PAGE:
Managing Workforce Contraction During An Energy Slump: Special Considerations for Nonimmigrant Workers Affected By a RIF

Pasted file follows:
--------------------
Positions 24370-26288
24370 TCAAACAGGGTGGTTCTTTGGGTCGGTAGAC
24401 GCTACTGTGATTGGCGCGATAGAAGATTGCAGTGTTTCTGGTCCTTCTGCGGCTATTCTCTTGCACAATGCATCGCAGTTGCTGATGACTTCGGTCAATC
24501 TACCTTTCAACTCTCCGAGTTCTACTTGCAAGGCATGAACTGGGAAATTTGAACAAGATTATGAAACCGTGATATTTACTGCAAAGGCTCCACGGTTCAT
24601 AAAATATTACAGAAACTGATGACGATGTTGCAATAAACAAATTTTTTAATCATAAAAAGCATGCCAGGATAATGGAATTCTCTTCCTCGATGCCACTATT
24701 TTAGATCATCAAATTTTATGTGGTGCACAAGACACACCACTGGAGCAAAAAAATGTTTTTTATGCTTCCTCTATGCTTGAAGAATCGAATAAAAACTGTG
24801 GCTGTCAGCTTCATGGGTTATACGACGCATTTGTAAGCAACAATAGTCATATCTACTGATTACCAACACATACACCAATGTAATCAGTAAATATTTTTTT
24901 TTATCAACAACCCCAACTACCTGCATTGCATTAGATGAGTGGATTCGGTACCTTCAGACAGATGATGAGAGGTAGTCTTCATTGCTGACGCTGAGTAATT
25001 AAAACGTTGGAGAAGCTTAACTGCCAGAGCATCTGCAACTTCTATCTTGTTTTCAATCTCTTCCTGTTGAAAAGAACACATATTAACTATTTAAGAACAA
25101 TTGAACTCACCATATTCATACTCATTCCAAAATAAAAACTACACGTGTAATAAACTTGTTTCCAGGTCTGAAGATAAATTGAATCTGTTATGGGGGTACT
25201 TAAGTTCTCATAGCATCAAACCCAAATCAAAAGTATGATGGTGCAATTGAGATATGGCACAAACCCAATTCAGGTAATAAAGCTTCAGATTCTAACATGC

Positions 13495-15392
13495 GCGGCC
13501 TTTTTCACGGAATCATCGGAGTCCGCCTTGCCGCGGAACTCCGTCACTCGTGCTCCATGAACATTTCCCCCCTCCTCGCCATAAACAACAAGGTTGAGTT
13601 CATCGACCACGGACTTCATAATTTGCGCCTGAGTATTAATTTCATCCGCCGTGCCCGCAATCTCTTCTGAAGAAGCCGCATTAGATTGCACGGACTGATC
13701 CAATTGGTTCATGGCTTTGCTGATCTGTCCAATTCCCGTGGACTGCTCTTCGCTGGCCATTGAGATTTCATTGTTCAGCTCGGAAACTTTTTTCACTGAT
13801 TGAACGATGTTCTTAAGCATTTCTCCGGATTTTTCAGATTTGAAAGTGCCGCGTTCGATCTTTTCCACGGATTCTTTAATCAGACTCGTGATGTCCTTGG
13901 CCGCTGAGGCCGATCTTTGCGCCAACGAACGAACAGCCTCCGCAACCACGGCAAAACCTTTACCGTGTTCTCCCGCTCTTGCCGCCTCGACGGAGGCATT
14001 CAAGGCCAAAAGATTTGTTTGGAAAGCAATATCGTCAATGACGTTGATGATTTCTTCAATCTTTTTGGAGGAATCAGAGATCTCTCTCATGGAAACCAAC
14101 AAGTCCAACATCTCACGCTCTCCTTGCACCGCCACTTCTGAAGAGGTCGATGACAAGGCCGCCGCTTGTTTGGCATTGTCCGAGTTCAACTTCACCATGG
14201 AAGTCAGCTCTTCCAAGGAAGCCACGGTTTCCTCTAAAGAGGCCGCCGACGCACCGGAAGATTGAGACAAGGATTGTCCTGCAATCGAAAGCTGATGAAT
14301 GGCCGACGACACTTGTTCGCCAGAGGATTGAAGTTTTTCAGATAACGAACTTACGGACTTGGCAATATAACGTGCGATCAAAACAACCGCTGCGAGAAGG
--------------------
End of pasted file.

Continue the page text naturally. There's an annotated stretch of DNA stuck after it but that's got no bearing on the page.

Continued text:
Continuing our weekly “Falling Oil Prices and RIFs” series, this week’s topic focuses upon immigration law issues that typically arise during workforce reductions.For companies that employ foreign nationals, a RIF will raise a host of immigration issues for both the employer and the worker. H-1B petitioning employers must (i) notify the U.S. Citizenship and Immigration Services (“USCIS”) that the employment relationship has ended; and (ii) withdraw the certified labor condition application with the U.S. Department of Labor (“DOL”). These steps are important, as failure to maintain clear evidence of bona fide termination could subject an employer to back pay liability through the H-1B validity period. For example, the DOL’s Administration Review Board recently required a Texas company to pay an H-1B worker more than a year of back wages when it failed to notify the USCIS about the employment termination. Although applicable regulations also require an H-1B petitioning employer to pay for the return transportation abroad for the discharged worker, the USCIS considers it a contractual matter. In any event, most foreign national workers do not wish to repartiate.Besides being out of a job, a RIF also has a significant impact on nonimmigrant workers because they technically become out of status upon the termination of employment. Unfortunately, immigration laws do not provide a “grace period” for recently unemployed workers. Instead, they are expected to immediately depart the country unless they are able to apply to change to a new status or “port” to a new employer if holding H-1B status. For this reason, some employers offer workers “garden leave” (i.e., allow the foreign worker to remain on the payroll for a set period instead of offering a lump-sum severance payment) to facilitate a better opportunity to obtain new employment or change to a different nonimmigrant classification. Finally, a RIF potentially impacts retained nonimmigrant workers, even if it is U.S. employees who lose their job. During the employment-based green-card process, an employer must state whether it conducted a layoff affecting the underlying occupation within the past six months. If it has, the DOL will audit the application and require the employer to demonstrate that the laid-off U.S. worker was not qualified or not interested in the position.Because no two cases are alike, it is important for employers to individually evaluate each nonimmigrant worker’s case and determine pragmatic and creative solutions to immigration issues that arise out of RIFs.- Marc Klein, Thompson & Knight, LLP